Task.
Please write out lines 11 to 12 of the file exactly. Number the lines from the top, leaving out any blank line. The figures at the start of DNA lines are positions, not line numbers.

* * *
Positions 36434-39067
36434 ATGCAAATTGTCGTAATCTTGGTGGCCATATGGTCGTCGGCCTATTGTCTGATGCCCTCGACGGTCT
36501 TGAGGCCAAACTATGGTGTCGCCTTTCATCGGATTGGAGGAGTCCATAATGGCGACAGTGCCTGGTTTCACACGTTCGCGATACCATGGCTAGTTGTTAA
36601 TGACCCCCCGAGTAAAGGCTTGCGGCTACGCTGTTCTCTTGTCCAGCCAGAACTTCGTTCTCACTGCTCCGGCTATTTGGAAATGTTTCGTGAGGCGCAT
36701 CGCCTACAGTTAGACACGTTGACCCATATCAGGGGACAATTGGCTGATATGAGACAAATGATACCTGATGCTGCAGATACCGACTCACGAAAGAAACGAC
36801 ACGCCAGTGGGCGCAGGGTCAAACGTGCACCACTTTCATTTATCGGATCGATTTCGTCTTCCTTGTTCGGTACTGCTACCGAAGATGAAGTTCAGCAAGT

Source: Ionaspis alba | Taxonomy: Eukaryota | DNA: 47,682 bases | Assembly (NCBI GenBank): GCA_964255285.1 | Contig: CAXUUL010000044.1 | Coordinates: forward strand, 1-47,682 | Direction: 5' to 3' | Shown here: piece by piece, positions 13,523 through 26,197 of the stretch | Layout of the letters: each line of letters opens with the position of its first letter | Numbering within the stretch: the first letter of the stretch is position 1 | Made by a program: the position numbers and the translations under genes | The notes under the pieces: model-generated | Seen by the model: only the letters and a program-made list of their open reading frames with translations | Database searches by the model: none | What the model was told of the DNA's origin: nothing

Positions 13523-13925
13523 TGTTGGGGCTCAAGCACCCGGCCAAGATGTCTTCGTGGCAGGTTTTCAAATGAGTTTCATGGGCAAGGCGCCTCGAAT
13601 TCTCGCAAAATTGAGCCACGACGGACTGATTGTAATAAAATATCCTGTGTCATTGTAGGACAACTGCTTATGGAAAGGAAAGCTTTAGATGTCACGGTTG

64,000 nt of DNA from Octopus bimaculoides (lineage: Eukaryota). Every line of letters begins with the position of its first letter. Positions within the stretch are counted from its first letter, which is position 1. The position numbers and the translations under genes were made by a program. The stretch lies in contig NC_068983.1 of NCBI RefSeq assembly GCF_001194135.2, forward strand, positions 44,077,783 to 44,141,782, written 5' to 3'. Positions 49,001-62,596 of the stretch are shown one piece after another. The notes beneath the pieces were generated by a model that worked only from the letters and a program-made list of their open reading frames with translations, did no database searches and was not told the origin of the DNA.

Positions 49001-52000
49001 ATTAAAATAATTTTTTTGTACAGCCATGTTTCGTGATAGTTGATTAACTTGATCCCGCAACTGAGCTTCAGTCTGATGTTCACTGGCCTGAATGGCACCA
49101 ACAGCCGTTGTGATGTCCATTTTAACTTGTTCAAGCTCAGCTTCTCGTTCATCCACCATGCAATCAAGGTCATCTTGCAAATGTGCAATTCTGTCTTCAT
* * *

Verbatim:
64,000 nt of DNA from Octopus bimaculoides (lineage: Eukaryota). Every line of letters begins with the position of its first letter. Positions within the stretch are counted from its first letter, which is position 1. The position numbers and the translations under genes were made by a program. The stretch lies in contig NC_068983.1 of NCBI RefSeq assembly GCF_001194135.2, forward strand, positions 44,077,783 to 44,141,782, written 5' to 3'. Positions 49,001-62,596 of the stretch are shown one piece after another. The notes beneath the pieces were generated by a model that worked only from the letters and a program-made list of their open reading frames with translations, did no database searches and was not told the origin of the DNA.

Positions 49001-52000